The Minister of Employment and Labour, Thulas Nxesi, must come clean on the reasons why the Unemployment Insurance Fund (UIF) has still not opened June applications for the Covid-19 Ters benefit.
There is clearly something desperately wrong at the UIF that goes beyond mere “systems glitches”.
The Fund’s tardiness in disbursing benefits, which is having a devastating impact on the livelihoods of millions of workers and their families, raises a critical question: Is the UIF running out of money?
Last week, it was revealed that R5.7 million in UIF funds, intended for hundreds of workers impacted by the national lockdown, was paid to a single person. The money was then rapidly disbursed to friends and business associates of the recipient over the course of five days.
This instance of fraud and money-laundering, which surely required the involvement of UIF officials to succeed, is probably only the tip of the iceberg.
Most public institutions in South Africa are regarded as a private piggy bank for venal officials, and it would be surprising if the UIF were any different.
So far, of the R40 billion that was set aside for the Covid-19 Ters benefit scheme for the months of April, May and June, the UIF has paid out roughly R26 billion. Many workers have still not received their payments for April. Only about R6 billion worth of benefits have been disbursed for May, compared to R20 billion for April.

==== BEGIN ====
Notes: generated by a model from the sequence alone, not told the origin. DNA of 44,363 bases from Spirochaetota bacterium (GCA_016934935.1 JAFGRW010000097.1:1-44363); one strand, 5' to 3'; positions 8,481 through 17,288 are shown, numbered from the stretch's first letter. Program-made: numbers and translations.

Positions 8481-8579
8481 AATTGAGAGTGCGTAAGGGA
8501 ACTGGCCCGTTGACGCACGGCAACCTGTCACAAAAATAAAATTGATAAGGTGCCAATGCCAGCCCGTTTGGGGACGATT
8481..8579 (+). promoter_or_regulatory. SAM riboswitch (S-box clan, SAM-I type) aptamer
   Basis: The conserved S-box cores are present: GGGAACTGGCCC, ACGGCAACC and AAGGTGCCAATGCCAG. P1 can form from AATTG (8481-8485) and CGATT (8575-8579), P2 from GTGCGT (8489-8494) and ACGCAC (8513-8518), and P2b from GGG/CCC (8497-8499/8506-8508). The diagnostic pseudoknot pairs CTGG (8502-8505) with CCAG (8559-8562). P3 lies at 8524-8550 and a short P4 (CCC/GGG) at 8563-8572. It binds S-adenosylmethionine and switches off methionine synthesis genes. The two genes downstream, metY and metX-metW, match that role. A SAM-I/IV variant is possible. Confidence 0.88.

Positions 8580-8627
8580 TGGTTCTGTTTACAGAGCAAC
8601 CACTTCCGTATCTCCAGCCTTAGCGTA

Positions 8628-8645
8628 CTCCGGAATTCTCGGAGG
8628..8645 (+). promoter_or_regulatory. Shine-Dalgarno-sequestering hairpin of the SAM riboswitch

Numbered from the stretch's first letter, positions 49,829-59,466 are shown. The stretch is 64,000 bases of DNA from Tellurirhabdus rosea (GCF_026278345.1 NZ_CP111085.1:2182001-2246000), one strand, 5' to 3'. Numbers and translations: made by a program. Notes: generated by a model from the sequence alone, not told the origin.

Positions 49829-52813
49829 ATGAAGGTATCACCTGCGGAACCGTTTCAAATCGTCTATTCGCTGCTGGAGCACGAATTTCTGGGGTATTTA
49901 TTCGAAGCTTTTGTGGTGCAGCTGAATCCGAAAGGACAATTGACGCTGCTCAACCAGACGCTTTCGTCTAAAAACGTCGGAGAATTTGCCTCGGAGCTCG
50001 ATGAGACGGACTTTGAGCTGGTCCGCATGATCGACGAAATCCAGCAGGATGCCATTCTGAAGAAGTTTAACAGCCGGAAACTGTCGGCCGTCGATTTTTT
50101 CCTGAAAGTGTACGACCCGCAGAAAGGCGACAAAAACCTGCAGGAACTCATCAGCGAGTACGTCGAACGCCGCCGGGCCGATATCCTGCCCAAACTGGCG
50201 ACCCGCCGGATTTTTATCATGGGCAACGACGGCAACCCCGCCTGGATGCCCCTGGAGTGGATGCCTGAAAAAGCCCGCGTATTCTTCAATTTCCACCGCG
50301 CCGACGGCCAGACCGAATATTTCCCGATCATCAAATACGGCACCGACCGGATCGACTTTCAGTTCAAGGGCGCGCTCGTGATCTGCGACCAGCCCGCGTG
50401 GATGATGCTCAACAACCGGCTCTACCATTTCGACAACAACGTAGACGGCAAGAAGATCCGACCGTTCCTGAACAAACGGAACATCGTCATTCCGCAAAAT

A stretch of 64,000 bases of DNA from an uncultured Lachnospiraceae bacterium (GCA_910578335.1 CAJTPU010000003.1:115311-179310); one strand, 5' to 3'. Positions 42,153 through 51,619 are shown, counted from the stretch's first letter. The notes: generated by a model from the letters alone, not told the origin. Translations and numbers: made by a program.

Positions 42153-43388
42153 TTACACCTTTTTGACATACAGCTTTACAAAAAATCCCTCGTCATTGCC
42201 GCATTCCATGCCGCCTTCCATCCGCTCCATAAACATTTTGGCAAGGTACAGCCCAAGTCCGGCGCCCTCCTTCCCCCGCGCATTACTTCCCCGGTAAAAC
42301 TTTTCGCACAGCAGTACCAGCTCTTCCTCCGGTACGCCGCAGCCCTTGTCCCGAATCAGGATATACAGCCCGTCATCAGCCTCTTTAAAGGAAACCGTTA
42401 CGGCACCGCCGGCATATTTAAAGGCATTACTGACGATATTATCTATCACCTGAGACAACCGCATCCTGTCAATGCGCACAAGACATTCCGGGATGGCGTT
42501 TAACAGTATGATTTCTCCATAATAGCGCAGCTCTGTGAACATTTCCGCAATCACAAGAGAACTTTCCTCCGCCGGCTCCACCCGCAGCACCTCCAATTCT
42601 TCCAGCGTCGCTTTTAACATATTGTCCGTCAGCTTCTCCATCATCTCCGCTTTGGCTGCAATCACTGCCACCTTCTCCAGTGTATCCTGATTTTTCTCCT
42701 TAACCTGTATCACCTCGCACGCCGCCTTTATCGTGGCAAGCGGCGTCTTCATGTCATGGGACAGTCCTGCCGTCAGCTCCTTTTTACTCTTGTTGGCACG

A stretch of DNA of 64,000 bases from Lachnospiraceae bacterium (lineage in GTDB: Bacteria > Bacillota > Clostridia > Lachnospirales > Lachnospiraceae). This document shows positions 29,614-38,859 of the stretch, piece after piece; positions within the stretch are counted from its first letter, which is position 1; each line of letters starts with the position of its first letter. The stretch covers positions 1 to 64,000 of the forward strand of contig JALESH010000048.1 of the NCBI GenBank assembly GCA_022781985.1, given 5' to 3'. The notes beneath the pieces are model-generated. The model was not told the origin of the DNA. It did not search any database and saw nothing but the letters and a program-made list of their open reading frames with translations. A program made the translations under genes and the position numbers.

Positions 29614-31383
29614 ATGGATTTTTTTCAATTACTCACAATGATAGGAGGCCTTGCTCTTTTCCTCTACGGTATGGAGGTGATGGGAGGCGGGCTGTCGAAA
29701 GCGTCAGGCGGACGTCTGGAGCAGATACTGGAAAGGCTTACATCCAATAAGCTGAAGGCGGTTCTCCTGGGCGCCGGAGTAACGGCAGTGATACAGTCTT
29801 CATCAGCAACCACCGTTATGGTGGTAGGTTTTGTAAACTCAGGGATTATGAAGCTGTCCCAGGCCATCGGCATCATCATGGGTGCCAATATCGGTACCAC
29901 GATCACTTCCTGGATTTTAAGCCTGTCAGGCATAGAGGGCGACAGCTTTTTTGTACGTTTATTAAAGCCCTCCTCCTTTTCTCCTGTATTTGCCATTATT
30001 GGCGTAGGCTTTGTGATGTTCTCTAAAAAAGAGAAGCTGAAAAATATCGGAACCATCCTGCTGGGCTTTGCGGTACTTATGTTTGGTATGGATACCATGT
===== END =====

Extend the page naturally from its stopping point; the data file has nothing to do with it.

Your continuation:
Even taking into consideration the fact that more workers would have been allowed to go back to work on full pay as the lockdown eased, this suggests there are substantial backlogs at the UIF.
A recent reply to a parliamentary question indicated that – according to the UIF’s own actuaries – if the unemployment rate peaks at 41.4% (which is likely) and Covid-19 Ters benefits cost between R48- and R68 billion, then the UIF will become financially unsound and will have to borrow money. If the unemployment rate peaks at 53.7% (which is not impossible) and Covid-19 Ters benefits cost between R48- and R68 billion, then the UIF won’t be able to pay all claims when due.
The UIF is already struggling to pay Ters on time. Minister Nxesi needs to take the nation into his confidence, announce when the applications for June benefits will open, and be honest about whether the UIF can honour its obligations.
Click here to contribute to the DA’s legal action challenging irrational and dangerous elements of the hard lockdown in court